The artefact is described as an ‘end scraper’ because the distal end of the flake was unifacially retouched to form a curved edge. Use-wear studies have shown that retouched flakes with this morphology were often used for hide scraping, hence the functional label. However, these tools may have also been used for other tasks, and were not necessarily used for processing hides. The artefact in this model shows careful unifacial percussion retouch on the distal end and on both lateral margins. The retouch may have been accomplished with a soft hammer, such as bone or antler.
A drawing of this artefact appears as Figure 5f in Dinnis et al., 2019, New data for the Early Upper Paleolithic of Kostenki (Russia), Journal of Human Evolution 127:21-40.
The artefact is curated by the Institute for the History of Material Culture, Saint Petersburg.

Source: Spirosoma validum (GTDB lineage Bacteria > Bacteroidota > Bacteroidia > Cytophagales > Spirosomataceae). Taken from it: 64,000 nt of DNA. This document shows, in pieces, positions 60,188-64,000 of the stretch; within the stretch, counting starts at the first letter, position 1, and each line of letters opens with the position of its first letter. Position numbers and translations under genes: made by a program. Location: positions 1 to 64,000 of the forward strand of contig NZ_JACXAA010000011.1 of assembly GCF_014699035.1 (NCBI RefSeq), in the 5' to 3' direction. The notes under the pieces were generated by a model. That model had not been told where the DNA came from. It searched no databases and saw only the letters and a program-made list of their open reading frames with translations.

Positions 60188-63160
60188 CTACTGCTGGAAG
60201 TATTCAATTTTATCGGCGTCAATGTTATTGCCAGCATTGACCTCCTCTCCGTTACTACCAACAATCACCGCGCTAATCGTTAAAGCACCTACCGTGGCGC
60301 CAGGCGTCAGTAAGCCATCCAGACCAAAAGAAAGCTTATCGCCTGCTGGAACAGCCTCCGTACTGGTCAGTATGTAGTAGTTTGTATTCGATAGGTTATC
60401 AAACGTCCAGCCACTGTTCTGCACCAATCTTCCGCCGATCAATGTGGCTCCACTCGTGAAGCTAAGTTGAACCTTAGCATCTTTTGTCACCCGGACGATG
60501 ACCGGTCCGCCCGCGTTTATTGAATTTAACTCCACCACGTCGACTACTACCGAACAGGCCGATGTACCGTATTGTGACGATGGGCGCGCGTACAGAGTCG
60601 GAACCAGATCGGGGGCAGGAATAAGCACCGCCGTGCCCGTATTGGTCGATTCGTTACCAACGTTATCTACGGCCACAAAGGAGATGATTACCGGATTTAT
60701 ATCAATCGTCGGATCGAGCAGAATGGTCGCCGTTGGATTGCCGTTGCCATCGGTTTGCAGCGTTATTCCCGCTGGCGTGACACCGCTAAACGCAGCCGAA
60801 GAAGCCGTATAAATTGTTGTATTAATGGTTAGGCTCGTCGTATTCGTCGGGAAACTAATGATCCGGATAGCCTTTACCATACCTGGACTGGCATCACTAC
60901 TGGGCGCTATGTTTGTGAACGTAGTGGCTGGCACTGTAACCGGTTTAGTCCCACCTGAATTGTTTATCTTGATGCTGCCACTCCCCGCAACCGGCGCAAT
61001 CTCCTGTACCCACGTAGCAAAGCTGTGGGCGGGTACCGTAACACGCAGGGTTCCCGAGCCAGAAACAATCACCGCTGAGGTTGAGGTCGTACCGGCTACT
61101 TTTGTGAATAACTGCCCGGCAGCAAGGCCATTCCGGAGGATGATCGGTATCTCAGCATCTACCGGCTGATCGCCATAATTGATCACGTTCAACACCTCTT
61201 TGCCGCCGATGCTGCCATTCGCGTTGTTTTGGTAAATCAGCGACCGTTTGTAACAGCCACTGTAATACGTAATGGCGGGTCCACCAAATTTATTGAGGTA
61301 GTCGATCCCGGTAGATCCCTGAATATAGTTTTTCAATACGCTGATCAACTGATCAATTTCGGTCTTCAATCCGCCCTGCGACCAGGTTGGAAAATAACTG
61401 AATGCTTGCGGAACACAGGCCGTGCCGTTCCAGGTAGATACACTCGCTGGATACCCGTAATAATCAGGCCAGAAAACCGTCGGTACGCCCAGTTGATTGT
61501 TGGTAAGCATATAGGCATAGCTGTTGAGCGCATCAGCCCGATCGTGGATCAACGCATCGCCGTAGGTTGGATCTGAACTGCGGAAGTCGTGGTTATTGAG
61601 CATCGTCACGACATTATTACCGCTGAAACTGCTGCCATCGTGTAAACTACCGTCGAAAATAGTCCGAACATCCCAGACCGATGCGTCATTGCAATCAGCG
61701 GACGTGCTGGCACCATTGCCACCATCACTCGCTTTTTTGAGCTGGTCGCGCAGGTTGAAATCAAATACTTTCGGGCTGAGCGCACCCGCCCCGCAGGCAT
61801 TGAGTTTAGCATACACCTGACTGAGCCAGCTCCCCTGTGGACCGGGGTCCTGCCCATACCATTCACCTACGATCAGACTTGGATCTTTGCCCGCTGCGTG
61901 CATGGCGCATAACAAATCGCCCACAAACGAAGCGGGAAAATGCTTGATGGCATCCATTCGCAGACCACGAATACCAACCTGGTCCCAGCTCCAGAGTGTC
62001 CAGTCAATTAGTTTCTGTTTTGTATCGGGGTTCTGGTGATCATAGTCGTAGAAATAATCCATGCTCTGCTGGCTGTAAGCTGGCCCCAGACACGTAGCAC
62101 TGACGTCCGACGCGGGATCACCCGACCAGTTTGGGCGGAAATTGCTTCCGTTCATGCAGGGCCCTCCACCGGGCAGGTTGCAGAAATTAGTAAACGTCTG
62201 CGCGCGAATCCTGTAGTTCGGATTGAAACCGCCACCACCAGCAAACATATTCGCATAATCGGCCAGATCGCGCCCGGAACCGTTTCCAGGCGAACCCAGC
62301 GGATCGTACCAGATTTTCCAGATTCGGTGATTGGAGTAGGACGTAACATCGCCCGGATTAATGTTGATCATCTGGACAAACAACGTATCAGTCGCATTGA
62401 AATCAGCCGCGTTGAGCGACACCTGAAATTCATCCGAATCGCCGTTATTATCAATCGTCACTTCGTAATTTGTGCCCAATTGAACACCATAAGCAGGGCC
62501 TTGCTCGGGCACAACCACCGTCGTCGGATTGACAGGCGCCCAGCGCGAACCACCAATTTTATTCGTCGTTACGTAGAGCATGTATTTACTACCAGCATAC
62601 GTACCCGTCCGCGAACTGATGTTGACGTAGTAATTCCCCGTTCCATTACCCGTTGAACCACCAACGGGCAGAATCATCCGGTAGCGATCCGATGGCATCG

The archaeological site of Kostënki 17, which also goes by the name Spitsynskaya, was excavated by P. I. Boriskovskii in 1953 and 1955, and the site’s lower layer contained a rich archaeological assemblage of worked flint and bone, pendants and animal bones. The stone technology from Kostënki 17, Layer II, is referred to as the ‘Spitsynian’ industry. These early deposits are below the Campanian Ignimbrite, a layer of ash from a massive volcanic eruption in Italy that dates to 34,290 BP. This ash, or ‘tephra’, is an important chronological marker, as artefacts found below it must date earlier than 34,290 BP. Some researchers believe that the environmental impact of this volcanic eruption was partly responsible for the extinction of Neanderthals. This artefact is from the Kostënki 17/II assemblage, described as ‘Proto-Aurignacian’. This stone tool industry is associated with the earliest movement of modern Homo sapiens from Africa and the Near East into Europe. Aurignacian people interacted with Neanderthals during this period, a legacy imprinted on modern European DNA.